Reviews of A Vision B

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The Illustrated London News

22 January 1938

p. 126

C. E. B.


The review takes a number of Irish books together, reviewing Seventy Years Young: Memories of Elizabeth, Countess of Fingall, told to Pamela Hinkson, A Memoir of Ć, George William Russell, by John Eglinton, and The Living Torch, essays of AE, edited by Monk Gibbon, before coming to A Vision.


    One of Ć’s closest friends—a famous living poet—has published a revised and amplified version of a book setting forth the principles, doctrines, and experiences behind his inspiration—namely, “A VISION,” By W. B. Yeats. With Portrait by Augustus John (Macmillan; 15s.). This abstruse work, with its intricate symbolism and esoteric philosophy, baffles me, but I am consoled to find that Ć himself was similarly affected. In a review of it (included in “The Living Torch”) he says: “I have written round and round this extraordinary book, unable in a brief space to give the slightest idea of its packed pages. . . .  It may come to be regarded as the greatest of Yeats’ works. It is conceivable also that it may be regarded as his greatest erring from the way of his natural genius.”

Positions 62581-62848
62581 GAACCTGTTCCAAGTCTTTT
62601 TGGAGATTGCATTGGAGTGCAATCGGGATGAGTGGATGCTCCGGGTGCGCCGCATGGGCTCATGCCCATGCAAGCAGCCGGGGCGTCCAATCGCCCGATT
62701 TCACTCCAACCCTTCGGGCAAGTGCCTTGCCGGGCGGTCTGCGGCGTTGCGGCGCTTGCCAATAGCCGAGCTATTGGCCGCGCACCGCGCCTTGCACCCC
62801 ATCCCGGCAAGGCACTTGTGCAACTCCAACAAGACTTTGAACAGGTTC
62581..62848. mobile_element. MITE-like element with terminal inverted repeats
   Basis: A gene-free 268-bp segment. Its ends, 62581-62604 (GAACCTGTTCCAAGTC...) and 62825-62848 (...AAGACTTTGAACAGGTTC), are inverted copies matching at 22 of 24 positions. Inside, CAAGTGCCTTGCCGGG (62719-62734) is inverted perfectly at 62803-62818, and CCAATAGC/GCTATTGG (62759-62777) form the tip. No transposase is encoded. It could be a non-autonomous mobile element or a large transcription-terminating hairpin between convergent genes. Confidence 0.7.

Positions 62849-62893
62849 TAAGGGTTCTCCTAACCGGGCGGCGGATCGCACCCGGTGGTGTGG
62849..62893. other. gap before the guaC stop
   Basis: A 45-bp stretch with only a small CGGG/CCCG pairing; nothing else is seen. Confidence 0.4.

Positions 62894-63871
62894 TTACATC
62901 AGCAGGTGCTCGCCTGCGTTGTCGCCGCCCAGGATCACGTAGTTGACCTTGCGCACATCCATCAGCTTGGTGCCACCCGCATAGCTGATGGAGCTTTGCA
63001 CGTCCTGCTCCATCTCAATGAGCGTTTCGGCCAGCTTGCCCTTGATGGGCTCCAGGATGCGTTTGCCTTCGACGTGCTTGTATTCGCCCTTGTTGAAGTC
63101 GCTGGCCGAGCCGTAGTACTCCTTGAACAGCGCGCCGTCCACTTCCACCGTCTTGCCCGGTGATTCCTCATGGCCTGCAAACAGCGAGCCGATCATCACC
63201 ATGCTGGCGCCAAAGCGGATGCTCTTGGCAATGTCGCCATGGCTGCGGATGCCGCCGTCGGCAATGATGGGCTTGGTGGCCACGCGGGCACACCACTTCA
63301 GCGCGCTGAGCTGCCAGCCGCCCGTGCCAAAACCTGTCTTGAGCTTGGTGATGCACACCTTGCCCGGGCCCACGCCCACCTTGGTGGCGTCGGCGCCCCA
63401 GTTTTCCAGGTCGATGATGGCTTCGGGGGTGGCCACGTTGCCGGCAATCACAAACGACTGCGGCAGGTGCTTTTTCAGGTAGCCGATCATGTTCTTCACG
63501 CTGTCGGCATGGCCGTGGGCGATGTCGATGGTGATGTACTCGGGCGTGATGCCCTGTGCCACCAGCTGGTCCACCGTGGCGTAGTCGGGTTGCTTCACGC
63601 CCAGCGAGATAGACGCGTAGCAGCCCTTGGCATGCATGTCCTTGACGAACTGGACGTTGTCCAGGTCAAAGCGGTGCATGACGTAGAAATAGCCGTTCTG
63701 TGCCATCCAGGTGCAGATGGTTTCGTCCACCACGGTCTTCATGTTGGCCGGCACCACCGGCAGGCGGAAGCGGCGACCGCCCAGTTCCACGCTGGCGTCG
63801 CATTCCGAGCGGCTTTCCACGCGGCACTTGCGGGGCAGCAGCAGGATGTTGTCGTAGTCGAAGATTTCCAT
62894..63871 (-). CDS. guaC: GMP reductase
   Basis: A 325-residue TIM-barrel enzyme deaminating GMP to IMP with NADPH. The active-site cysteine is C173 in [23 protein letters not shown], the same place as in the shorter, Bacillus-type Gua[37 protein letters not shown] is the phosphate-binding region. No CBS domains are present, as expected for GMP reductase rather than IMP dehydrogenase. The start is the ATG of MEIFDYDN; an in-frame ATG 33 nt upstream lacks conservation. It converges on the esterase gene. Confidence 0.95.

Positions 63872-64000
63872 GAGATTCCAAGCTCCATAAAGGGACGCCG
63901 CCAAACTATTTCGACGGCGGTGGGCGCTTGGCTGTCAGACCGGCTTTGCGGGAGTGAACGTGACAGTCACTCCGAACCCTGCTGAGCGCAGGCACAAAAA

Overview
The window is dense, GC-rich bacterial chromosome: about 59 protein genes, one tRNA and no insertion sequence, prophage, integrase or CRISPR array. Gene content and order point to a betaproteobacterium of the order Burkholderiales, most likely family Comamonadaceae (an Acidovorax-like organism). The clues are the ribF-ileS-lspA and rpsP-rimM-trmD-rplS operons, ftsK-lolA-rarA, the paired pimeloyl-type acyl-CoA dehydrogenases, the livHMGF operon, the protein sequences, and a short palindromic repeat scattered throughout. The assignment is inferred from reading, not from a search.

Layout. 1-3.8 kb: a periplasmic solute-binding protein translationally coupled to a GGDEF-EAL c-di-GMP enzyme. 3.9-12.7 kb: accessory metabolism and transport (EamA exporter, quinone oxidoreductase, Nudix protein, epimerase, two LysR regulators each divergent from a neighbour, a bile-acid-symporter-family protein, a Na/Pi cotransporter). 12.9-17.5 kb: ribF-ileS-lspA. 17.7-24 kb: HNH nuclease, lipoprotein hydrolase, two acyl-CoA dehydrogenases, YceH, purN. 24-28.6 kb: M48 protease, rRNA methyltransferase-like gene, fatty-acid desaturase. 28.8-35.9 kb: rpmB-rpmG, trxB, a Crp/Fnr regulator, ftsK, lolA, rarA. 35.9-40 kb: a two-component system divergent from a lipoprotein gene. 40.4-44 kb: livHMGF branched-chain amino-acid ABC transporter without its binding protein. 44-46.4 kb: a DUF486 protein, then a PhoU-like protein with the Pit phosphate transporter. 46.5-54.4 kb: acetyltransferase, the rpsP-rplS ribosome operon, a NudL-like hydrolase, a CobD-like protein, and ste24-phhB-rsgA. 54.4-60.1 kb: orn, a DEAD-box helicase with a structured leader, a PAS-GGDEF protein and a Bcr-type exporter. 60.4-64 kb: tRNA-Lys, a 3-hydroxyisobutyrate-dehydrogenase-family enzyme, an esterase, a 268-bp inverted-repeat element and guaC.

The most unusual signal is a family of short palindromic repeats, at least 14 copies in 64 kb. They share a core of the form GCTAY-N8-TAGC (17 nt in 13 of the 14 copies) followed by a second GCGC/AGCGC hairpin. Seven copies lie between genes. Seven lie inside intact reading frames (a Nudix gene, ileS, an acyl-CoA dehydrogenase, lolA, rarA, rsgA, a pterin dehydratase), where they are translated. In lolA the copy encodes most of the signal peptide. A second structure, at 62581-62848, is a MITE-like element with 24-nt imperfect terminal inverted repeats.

Ć, however, extracts a little fun even from such grave material. After indicating Yeats’s system of cycles and phases, “all of a bewildering complexity,” he remarks (in a passage recalling the circles of Dante’s “Inferno”): “When he - Yeats - illustrates these phases of human life by portraits of men and women, dead and living, typical of the phase, I suspect the author to be animated . . . by an impish humour. . . .  I am a little uncomfortable with some of my fellow prisoners in phase twenty-five. I welcome George Herbert, but am startled to find myself along with Calvin, Luther and Cardinal Newman.” In another essay given in “The Living Torch,” Ć pays a high tribute to his poet-friend. “Yeats,” he affirms, “has made the name of his country shine in imagination to the rest of the world a hundred times more than any of the political notorieties. . . .  It was by the literary movement of which Yeats was the foremost figure that Ireland for the first time for long centuries came to any high international repute.”

    Just as Ć was disconcerted by Yeats’ visionary philosophy, so Yeats himself appears puzzled by another poet’s magnum opus, continued in “THE FIFTH DECAD OF CANTOS,” By Ezra Pound (Faber; 6s.). In “A Vision,” Mr. Yeats writes of “Ezra Pound, whose art is the opposite of mine, whose criticism commends what I most condemn, a man with whom I should quarrel more than with anyone else if we were not united by affection.”

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